You grossly underestimate the hashing capacity of the bitcoin network. The hashing capacity, at time of posting, is approximately 5,000,000,000 Gigahashes/second. Spot measurement of the hashing capacity of an EC2 instance is 0.4 Gigahashes/second. You would need 12 BILLION EC2 instances to 51% attack the bitcoin network. Using EC2 to attack the network is impractical and inefficient.
Even most BTC users do not run actual clients anymore but use exchanges or wallet services which bundle huge numbers of users behind few actual Bitcoin network nodes.
I don't need to overcome the network, I need to invite the network to have arguments with itself, by finding a way to introduce widespread partitioning of the network.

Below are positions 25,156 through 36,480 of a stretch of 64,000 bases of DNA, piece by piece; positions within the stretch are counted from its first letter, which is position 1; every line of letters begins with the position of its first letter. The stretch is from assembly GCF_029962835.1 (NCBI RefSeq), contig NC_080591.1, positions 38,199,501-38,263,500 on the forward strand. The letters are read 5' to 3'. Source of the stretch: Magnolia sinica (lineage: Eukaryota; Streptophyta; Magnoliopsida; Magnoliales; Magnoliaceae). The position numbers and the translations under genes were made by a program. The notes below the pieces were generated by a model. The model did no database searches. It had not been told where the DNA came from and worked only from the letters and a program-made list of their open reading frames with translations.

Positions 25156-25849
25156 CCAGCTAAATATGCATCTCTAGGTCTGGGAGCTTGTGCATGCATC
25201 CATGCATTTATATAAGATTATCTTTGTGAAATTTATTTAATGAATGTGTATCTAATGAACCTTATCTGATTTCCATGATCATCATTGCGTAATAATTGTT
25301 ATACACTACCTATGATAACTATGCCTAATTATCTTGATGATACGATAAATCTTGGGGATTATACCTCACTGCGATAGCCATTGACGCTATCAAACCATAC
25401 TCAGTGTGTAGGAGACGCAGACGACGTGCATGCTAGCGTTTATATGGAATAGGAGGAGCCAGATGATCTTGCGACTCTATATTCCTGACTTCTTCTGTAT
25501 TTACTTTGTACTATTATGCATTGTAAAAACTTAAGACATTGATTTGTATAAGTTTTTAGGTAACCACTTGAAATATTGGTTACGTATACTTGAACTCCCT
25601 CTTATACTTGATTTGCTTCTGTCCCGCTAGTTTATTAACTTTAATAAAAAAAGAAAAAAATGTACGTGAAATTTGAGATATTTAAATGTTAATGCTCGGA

In this, the preference to longer hash chains seems like a good idea in a unified clock model but a somewhat optimistic decision in a split clock world.
To do this you would need to have the equivalent hashing power of the network. Peers expect an nominally equivalent amount of Proof of Work for the difficulty adjustment. You would also need to guarantee that the peer connects to _no other_ peers
Your thinking is good adversarial thinking but it's already covered in the protocol.